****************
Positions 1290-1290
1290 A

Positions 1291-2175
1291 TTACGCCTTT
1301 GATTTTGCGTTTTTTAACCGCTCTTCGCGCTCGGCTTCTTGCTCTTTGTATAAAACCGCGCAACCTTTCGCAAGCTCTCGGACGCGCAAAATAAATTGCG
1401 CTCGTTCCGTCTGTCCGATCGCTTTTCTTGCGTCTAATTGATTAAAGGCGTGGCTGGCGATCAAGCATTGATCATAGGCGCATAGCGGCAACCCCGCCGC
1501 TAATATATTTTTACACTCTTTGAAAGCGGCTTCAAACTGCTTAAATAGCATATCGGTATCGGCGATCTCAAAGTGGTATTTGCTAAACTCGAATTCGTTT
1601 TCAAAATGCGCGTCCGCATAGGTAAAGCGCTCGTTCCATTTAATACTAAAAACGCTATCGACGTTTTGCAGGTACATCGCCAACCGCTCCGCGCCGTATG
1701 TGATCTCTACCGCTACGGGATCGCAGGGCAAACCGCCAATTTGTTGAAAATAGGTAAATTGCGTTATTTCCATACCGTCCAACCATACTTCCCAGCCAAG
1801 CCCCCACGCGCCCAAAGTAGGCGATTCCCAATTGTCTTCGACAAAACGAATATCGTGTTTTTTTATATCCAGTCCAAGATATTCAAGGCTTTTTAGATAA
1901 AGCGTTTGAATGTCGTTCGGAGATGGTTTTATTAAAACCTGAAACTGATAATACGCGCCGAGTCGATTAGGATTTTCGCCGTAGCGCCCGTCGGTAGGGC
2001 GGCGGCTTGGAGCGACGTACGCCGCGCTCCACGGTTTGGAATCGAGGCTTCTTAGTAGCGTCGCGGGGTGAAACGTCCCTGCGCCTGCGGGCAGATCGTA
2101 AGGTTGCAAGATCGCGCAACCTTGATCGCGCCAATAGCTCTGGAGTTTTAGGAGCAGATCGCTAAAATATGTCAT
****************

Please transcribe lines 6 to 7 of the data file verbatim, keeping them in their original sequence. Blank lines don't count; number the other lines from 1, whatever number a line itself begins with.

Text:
1401 CTCGTTCCGTCTGTCCGATCGCTTTTCTTGCGTCTAATTGATTAAAGGCGTGGCTGGCGATCAAGCATTGATCATAGGCGCATAGCGGCAACCCCGCCGC
1501 TAATATATTTTTACACTCTTTGAAAGCGGCTTCAAACTGCTTAAATAGCATATCGGTATCGGCGATCTCAAAGTGGTATTTGCTAAACTCGAATTCGTTT